Using this approach, we can limit access to all of our private endpoints (everything except the ones to view products). Modifying products and orders (create, edit, delete) should only be done by admins. Orders are also private for now; later in this chapter we'll allow customers to create accounts, and we can allow an authenticated customer to create and view their own orders.

Authentication With passport#

To add authentication to our app we'll use the popular module passport. Passport is authentication middleware for Node.js. It's flexible, modular, and works well with express. One of the best things about it is that passport supports many different authentication strategies including username and password, Facebook, Twitter, and more.

The passport module provides the overall framework for authentication, and by using additional strategy modules, we can change how it behaves. We're going to start with username and password authentication, so we'll want to also install the passport-local strategy module.

Once we get everything hooked up, our app will have an endpoint /login that accepts a POST body object with username and password properties. If the username and password combination is correct (we'll get to how we determine this in a second), our app uses the express-session module to create a session for the user. To create a session, our app generates a unique session ID (random bytes like 7H29Jz06P7Uh7lDyuTEMa5TNdZCyDcwM), and it uses that ID as a key to store a value that represents what we know about the user (e.g. {username: 'admin'}). This session ID is then sent to the client as a cookie signed with a secret (if a client alters a cookie the signature won't match and it will be rejected). When the client makes subsequent requests, that cookie is sent back to the server, the server reads the session ID from the cookie (we'll install cookie-parser for this), and the server is able to retrieve the user's session object ({username: 'admin'}). This session object allows our routes to know if each request is authenticated, and if so, who the user is.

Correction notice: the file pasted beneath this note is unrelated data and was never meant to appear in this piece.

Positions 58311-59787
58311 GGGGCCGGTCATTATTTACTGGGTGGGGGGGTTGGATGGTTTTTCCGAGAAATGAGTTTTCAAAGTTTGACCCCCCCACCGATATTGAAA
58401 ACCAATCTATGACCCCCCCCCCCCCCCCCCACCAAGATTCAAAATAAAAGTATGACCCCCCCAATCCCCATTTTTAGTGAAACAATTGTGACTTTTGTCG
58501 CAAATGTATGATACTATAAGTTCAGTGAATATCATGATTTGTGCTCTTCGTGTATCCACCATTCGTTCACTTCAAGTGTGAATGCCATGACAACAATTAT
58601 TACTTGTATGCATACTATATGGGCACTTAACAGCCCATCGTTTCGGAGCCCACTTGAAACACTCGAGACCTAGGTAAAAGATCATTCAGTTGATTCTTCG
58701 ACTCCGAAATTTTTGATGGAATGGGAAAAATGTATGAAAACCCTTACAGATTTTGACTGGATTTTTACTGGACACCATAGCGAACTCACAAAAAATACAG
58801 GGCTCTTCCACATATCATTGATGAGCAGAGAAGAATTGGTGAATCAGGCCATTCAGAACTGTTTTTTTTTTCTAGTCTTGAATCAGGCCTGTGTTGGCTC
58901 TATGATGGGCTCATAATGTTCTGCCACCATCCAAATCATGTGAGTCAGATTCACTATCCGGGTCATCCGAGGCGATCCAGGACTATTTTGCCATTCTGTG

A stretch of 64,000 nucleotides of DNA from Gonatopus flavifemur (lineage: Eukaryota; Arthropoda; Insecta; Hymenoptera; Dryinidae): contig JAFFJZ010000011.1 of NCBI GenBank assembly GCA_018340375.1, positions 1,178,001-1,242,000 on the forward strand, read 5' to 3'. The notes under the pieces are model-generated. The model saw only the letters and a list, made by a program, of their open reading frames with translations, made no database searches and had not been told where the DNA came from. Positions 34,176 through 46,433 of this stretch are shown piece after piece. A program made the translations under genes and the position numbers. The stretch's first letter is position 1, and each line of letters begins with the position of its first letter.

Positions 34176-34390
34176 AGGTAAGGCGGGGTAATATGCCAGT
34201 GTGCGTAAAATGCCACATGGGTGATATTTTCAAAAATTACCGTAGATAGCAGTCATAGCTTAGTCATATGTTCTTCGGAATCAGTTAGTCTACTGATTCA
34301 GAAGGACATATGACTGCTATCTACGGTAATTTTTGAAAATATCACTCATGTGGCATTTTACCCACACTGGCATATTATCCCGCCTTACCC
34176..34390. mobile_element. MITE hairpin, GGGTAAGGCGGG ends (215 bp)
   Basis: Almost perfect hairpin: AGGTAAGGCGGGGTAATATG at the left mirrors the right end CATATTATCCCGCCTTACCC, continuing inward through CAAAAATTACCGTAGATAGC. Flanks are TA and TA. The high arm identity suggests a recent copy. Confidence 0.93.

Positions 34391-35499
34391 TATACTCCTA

By making a few changes to server.js to use passport and passport-local we can start to protect our routes. The first thing we need to do is to require these modules:

We then choose which secret we'll use to sign our session cookies and what our admin password will be:

Simple secrets and passwords are fine for development, but be sure to use more secure ones in production. It's worth reading up on the the dangers of a simplistic session secret and related prevention techniques.